To thrive in the post-COVID world, Europe needs a Plan B 

Benjamin Zeeb is CEO of the Project for Democratic Union Hailed as a bold move and new chapter in the EU’s development, the COVID-19 rescue package still follows a logic that is doomed to failure. On 5 August 1943, Jean Monnet declared: “There will be no peace in Europe, if the states are reconstituted on the basis of national sovereignty... The countries of Europe are too small to guarantee their peoples the necessary prosperity and social development. The European states must constitute themselves into a federation...” But after the European Defence Community failed in 1954, Monnet took on a more practical approach, aiming to gradually integrate bits and pieces of national sovereignty until little was left for the state to decide over. Some in Brussels and Europe’s capitals have taken this workaround as gospel and to this day misunderstand its intention. The Methode Monnet was always intended to be directed at a final state of European federalization. It was never intended to be an endless process of baby steps aimed at an ‘ever closer union’ whose realization is projected into some distant past. Europe paradoxically has come to fully endorse Monnet’s Method, without approving its goal. Like a race car driver that is fundamentally and on principle opposed to reaching the finishing line, Brussels continues to make mockery of the man it holds in such high esteem. This same mechanism is on display in the handling of Europe’s latest crisis, one that once again requires the entire continent to act, when only few are capable and even fewer willing to do so. Yes, a common debt is a step in the right direction, but what we are witnessing now is a far cry from the Hamiltonian moment required. Government by consensus rather than majority was never a great idea. In times of crisis it can prove fatal. It is this lack of clarity and focus, this intellectual weakness, more so than any pandemic, that presents the largest danger to the European idea and by extension its citizenry. It could not come at a more critical time. Across Europe, advocates of liberal democracy, rule of law, equality, solidarity, and free civil society have been pushed in a defensive position. The very same individuals and organisations who had traditionally been engaged in the drive to move the continent forward are finding themselves in the trenches of a hard-fought political, cultural, and ideological clash. Rather than moving ahead, so it seems, in many European countries the order of the day has moved to defending what has been achieved in previous decades, by previous generations. The classical divides between left and right, conservatism and progressivism, individualism and solidarity no longer apply. It is not only historians who are increasingly listening for the echoes of the 1920s and 30s in the speech, policies and demeanour of illiberal governments and movements around Europe. Are we paranoid or is a second coming at hand? What if it is true that - in the words of William Butler Yeats - things are falling apart, the centre cannot hold, and a new rough beast is slouching towards Bethlehem to be born? Isn’t it our responsibility then to try and kill it before it reaches its destination? In this critical moment Europeans cannot leave politics to politicians alone. What is required is a strong civil society. This includes business and requires industry leaders to rediscover their sense of responsibility for the shared security and health of the continent. What is happening here, too slow for many to catch on, has already happened elsewhere. And happened after business elites had failed to respond adequately to a moment in history that required more than just economic savvy. The very same night that Donald J Trump was elected the 45th president of the United States, early trading on stock exchanges around the world saw prices plummet. The investor Carl Icahn, who was worth an approximate 20 billion dollars at the time, and a Trump supporter from the very beginning, left the election party before midnight. He went on a big shopping tour. Unfortunately, he was only able to mobilize about one billion dollars on the quick, Icahn told the New York station Bloomberg TV later. Icahn, who would later become Trump’s special advisor for economic reform, put everything he was able to scrape together into US stocks - and he turned out to be right. A year later, the S&P 500 had risen by almost a quarter. One year later, the markets had learned their lesson. When the authoritarian right-wing populist Bolsonaro won the elections in Brazil last October, investors responded to the news with display of financial fireworks. What does this tell us about our economic culture? At first glance it is not surprising that many business representatives shrug off the fact that Salvini is meeting with the PiS government in Poland, that Steve Bannon together with Gloria von Thurn und Taxis was mobilizing the conservative clergy against Pope Benedict, before being charged for fraudulent activities, or for that matter, that Cambridge Analytica, the dubious company that helped to win Trump the 2016 election, is also in contact with the heads of the Brexit campaign. Populists, it seems, are good for business. But European industry, and Germans in particular, should be aware that an alternative to the post-war order is being created here. In this world, there is no room for the German business model. All this requires a new radicalism in the strive for European unity that goes far beyond the tedious processes of the Methode Monnet. The recent history of the European Union has shown that its members are extremely reluctant to cede sovereignty to the continental bureaucracy and until the creation of the Troika there was no governmental structure to be found anywhere in Europe that would have been worth the trouble for European federalists to even consider taking over. Historically, nearly all political entities in Europe and elsewhere that successfully changed from authoritarian regimes or monarchies to democratically legitimated nation states achieved this by some sort of internal or external revolution. Basically either the people took away political authority from those who had ruled them (as in France or in the US), or political authority was given to them by the victors following a conflict (as with Germany). In nearly all cases, however, centralization had already occurred beforehand. It is hard to find cases in which stable democratic states have been established within a territory not previously consolidated. However, European history also shows that suspending democracy, even for the briefest of moments is not a very good idea. Already Europeans don’t trust the European institutions with the management of the rather mundane duties they are tasked with today. How could we expect them to trust them with managing the fate of an entire continent? At times European elite’s utterances seem to reveal the desire for a new kind of philosopher king that captures the minds of everybody walking the halls of the Berlaymont in Brussels. Suspending national democracy is not an option until there are institutions in place and ready to take over as a functional equivalent. We cannot allow the state to crumble before we have a very clear gameplan for what comes next. What we must push for instead is a one single and well-prepared moment of parliamentary fusion, that ensures continued representation and guarantees that democratic accountability remains in place. This will necessitate something many dread, an element of direct democracy. Simultaneous referenda in all member states and regions of the eurozone that will determine whether or not a country or region joins the new federal Union. The new Union will then be constituted the very same moment in which two or more entities decide to join it. A European Union that continues to rely on structures that are built from the top down, whether this affects all members at once or only a handful at a time, especially if it doesn’t grant citizens the power to collectively decide on varying policy ideas, will never be stable. If one wants to Europeanize executive power, this means that democratic process needs to be Europeanized as well. In the end, whether or not a state’s citizenry is willing to make this change, should be where the line is drawn.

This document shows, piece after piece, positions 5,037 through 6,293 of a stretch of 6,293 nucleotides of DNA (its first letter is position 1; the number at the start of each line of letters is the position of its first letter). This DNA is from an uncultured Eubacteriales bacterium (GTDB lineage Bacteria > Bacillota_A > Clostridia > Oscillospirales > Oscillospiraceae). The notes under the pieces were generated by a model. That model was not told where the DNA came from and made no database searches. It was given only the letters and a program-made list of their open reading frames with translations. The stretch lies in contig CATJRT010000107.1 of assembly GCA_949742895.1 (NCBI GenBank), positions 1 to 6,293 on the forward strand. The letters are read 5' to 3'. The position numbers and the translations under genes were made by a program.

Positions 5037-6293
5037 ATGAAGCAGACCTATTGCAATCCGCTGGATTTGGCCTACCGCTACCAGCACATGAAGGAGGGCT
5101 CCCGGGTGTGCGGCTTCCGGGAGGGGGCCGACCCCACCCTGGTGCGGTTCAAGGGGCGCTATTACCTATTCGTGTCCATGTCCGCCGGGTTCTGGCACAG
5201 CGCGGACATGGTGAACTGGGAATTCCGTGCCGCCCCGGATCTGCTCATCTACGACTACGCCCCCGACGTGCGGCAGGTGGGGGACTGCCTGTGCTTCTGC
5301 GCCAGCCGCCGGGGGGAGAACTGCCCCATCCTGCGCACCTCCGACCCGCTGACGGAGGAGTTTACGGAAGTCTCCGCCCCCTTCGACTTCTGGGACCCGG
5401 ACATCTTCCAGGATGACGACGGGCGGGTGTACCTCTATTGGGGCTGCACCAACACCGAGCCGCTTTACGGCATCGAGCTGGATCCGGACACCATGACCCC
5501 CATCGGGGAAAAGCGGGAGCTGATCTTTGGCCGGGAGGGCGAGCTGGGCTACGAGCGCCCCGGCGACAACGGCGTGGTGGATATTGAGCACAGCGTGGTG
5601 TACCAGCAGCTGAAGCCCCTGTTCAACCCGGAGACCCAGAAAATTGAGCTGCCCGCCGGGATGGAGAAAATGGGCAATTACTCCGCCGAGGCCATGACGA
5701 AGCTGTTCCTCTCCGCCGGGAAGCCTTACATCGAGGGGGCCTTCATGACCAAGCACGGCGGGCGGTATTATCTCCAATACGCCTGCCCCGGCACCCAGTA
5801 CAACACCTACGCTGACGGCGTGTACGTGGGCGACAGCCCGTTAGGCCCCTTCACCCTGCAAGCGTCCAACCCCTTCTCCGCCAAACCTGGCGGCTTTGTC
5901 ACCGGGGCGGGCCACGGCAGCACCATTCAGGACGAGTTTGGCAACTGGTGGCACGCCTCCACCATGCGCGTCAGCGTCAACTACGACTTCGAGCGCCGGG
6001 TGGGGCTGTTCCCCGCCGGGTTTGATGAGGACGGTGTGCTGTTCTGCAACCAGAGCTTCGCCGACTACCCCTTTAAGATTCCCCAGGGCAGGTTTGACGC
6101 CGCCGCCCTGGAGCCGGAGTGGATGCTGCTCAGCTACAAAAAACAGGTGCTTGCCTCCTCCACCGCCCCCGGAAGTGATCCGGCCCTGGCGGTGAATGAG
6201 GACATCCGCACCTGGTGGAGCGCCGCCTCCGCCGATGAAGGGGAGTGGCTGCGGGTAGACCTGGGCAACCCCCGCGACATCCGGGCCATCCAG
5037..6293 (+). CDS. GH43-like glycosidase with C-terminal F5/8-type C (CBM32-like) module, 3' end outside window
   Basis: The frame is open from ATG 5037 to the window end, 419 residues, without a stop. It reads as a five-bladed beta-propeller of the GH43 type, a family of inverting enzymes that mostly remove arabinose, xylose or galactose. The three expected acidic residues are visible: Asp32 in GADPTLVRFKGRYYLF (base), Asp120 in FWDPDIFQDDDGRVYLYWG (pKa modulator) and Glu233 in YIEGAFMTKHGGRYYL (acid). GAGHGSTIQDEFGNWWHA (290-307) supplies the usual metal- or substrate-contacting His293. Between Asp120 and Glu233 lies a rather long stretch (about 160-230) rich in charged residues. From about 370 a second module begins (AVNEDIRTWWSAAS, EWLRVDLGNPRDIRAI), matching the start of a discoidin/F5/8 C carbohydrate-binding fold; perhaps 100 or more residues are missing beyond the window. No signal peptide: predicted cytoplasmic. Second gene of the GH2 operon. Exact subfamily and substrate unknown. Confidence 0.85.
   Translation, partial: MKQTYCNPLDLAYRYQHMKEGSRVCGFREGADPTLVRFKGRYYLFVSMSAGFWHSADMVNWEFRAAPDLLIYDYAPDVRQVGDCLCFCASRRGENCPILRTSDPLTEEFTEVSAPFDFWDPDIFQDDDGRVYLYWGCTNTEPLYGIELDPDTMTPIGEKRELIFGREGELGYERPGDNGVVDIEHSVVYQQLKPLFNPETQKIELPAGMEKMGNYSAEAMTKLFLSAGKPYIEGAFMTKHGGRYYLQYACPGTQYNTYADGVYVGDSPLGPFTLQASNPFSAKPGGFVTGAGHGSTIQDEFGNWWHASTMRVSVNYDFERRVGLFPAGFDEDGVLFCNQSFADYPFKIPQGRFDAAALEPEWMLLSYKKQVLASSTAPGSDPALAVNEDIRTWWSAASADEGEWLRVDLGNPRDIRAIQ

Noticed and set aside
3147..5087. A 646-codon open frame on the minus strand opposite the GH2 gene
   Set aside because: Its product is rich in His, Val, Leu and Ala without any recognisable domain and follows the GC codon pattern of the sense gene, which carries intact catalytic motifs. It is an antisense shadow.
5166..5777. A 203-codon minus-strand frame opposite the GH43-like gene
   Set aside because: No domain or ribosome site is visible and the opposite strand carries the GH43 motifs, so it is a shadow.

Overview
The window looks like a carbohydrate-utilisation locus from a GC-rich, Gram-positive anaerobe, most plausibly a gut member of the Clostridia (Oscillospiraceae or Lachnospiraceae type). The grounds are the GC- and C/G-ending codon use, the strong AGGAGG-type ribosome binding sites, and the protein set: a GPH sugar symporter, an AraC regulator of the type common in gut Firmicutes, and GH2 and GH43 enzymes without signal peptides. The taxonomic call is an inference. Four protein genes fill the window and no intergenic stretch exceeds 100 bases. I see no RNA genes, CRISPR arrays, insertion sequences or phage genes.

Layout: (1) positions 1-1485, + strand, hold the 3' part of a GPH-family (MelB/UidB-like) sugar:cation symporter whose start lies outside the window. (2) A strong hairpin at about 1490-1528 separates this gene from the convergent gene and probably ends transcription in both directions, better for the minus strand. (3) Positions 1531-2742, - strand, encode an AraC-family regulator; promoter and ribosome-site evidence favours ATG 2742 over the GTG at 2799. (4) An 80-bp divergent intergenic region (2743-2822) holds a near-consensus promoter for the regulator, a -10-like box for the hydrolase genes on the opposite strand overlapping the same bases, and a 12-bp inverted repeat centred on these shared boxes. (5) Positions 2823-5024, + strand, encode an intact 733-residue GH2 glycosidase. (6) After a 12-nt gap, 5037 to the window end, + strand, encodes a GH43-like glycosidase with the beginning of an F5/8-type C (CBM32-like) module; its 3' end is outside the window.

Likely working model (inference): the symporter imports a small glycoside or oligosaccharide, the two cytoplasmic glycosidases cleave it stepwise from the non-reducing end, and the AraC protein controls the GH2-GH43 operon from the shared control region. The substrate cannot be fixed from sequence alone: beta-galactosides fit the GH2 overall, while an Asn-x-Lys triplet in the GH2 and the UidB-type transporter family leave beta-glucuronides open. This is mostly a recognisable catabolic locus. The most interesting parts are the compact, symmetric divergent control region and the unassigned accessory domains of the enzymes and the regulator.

If one wants to Europeanize executive power, this means that democratic process needs to be Europeanized as well